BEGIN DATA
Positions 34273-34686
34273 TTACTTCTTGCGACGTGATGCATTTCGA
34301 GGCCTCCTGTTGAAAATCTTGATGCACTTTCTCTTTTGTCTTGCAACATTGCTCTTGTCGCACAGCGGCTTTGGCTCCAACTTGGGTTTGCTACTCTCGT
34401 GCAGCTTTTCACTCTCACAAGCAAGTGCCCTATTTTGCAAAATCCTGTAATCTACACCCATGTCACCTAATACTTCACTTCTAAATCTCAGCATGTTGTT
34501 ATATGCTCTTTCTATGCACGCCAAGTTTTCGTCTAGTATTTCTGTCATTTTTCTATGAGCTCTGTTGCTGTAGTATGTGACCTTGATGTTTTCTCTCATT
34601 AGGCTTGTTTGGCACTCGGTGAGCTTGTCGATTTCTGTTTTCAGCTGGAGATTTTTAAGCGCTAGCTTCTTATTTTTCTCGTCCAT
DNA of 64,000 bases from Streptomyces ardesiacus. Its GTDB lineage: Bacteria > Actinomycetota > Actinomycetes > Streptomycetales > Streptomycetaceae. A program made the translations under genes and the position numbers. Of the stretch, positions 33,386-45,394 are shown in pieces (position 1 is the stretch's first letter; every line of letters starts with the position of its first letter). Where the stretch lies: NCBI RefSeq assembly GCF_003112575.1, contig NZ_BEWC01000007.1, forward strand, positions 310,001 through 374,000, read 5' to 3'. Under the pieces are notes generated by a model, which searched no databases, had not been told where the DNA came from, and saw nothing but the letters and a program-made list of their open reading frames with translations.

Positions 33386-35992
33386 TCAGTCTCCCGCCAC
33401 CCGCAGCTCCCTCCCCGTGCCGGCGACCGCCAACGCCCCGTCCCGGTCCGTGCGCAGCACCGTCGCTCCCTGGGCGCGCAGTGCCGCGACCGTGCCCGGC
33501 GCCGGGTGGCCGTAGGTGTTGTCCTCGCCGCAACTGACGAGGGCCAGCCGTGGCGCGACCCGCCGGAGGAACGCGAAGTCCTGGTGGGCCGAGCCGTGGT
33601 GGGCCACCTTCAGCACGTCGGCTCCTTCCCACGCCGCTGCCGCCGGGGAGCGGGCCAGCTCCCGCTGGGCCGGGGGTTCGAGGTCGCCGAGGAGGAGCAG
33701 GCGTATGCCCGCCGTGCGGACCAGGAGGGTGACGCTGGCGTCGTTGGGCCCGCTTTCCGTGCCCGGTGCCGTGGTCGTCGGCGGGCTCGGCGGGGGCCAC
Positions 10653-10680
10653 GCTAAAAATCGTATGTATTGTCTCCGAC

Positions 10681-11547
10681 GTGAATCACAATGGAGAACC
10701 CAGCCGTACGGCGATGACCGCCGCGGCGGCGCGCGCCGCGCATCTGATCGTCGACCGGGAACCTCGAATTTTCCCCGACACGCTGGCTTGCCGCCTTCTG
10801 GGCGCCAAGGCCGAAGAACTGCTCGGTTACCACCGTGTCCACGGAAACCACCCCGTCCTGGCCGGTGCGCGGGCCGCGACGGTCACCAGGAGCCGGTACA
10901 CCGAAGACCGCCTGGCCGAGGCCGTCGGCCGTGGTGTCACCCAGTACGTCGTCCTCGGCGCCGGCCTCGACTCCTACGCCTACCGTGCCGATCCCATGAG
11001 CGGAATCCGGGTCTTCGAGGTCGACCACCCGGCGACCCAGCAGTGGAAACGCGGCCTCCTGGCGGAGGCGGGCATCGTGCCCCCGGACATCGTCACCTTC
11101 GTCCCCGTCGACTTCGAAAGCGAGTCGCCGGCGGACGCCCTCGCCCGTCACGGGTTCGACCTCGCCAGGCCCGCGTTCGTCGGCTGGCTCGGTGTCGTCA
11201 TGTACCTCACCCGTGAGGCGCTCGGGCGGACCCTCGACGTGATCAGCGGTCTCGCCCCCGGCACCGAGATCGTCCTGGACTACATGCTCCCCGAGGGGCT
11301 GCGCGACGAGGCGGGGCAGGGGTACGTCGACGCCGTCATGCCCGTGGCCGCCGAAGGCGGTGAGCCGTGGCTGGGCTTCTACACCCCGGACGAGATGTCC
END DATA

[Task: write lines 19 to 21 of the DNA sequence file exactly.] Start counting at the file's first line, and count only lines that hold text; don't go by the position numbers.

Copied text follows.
10801 GGCGCCAAGGCCGAAGAACTGCTCGGTTACCACCGTGTCCACGGAAACCACCCCGTCCTGGCCGGTGCGCGGGCCGCGACGGTCACCAGGAGCCGGTACA
10901 CCGAAGACCGCCTGGCCGAGGCCGTCGGCCGTGGTGTCACCCAGTACGTCGTCCTCGGCGCCGGCCTCGACTCCTACGCCTACCGTGCCGATCCCATGAG
11001 CGGAATCCGGGTCTTCGAGGTCGACCACCCGGCGACCCAGCAGTGGAAACGCGGCCTCCTGGCGGAGGCGGGCATCGTGCCCCCGGACATCGTCACCTTC